Only one layout will be featured for the Community Collage. However, we may use the other photograph submissions we receive elsewhere in the eMag - you never know, it might become a whole expose or even make it on the cover?

If you would like to share your N-Scale layout or write about your N-Scale experience, here is a suggested outline:

1. Background about your modeling experience (number of years, other scales you have modeled in the past, etc...)
2. Discuss your layout or modeling progress (era, line/flag, geo-region modeled, etc...)
3. How did you get into N-Scale modeling? Why N-Scale?
4. What is so special and/or is most important to you about this scale?
5. What are the advantages you see about modeling in N-Scale?
6. What are some of the things you would like to see improved in N-Scale (availability of product/parts, etc.)?
7. Are there any objections you have to modeling this scale (Difficult to handle, hard on the eyes, difficult to weather or install decoders, etc... )?
8. Would you recommend this scale to a new modeler or someone new to the hobby?
- Why or why not?
9. Describe your layout - tell us about the highlights
10. Tell us about the future direction of your layout
11. Summarize above or provide a closing conclusion.

And of course, at the end of every article, we feature the "About the Author" section. For this section, tell us about yourself in one to two short paragraphs. Also provide any links to your G+, Facebook, YouTube channel, or web page.

The above is just a suggested outline and you can choose to address all or parts of it - whatever makes sense for you and your situation.

Submission deadline for articles is Friday, October 27th, with final updates due by Friday, November 3rd. We will try to work with you to get it into the issue and to get it just right, so don't panic ;)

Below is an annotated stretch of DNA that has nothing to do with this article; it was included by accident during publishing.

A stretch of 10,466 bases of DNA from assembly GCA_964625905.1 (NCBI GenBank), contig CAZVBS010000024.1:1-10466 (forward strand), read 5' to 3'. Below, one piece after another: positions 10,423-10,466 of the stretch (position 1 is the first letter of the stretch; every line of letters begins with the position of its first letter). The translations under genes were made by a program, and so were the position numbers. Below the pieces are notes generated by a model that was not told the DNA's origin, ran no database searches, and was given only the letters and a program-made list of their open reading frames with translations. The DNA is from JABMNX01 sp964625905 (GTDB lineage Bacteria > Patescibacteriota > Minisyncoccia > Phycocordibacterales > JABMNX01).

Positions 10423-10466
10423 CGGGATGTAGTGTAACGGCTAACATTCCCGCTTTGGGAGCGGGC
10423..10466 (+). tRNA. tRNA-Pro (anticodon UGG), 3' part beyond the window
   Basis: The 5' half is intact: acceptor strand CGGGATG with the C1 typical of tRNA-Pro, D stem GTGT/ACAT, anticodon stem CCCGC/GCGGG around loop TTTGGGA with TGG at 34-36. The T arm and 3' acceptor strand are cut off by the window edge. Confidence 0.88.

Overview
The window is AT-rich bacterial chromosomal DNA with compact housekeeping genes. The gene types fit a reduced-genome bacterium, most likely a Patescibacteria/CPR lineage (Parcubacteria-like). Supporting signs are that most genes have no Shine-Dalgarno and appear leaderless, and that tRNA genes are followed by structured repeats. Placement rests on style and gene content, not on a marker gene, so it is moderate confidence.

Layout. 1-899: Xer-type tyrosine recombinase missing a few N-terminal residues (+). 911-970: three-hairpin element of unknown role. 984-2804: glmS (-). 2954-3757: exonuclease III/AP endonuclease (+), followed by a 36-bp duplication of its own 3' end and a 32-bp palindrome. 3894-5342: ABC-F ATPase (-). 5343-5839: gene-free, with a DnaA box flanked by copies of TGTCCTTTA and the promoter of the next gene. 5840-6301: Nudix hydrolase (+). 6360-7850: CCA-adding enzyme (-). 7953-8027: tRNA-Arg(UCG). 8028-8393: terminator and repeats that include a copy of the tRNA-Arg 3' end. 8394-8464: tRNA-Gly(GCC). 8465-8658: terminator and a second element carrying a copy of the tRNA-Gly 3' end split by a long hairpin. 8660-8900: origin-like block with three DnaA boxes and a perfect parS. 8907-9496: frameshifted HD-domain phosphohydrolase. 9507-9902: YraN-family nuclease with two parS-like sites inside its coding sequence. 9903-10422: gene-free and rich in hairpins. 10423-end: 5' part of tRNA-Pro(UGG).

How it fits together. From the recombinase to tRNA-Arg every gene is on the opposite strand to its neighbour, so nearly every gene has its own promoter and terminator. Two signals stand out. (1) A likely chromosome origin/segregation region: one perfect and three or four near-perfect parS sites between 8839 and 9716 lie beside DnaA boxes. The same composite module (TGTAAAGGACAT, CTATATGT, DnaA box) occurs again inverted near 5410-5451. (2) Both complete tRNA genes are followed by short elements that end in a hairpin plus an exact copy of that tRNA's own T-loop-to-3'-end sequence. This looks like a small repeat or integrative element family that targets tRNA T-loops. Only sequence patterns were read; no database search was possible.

Submisdion deadline for photographs for the Community collage is Friday, October 27th.

Please contact us at - we would love to hear from you!!

Thank You!

JD (Loggin' Locos)
YouTube Model Builders eMag

Post has attachment
More stuff! The warehouse is new and in the process of being assembled, same with the company house. The containers are finished and released products on the website
11 Photos - View album

Post has attachment
If nobody minds, I'll share photos of my kits as I build them. Virtually all of them are first runs from my cutter shop, so you'll get to see warts and all!!

11 Photos - View album

Post has attachment
Hi, I've modeled N scale since 2006, but have been involved with British N gauge for 30 years. I don't have room for a layout of my own at the moment so vent my creative side by designing and selling laser cut kits. I can't describe the feeling of seeing one of the kits I have designed on an exhibition layout, or in a photo of Facebook or Google+. It's awesome :) I sell my kits on and do commission work, but I don't charge for the time put into designing the kit - only the cost of materials and the cost of the kit to cut (plus a tiny profit). It's my hobby, I enjoy it.


Only 3 members including myself? Is this a new group, or just no interest?
Wait while more posts are being loaded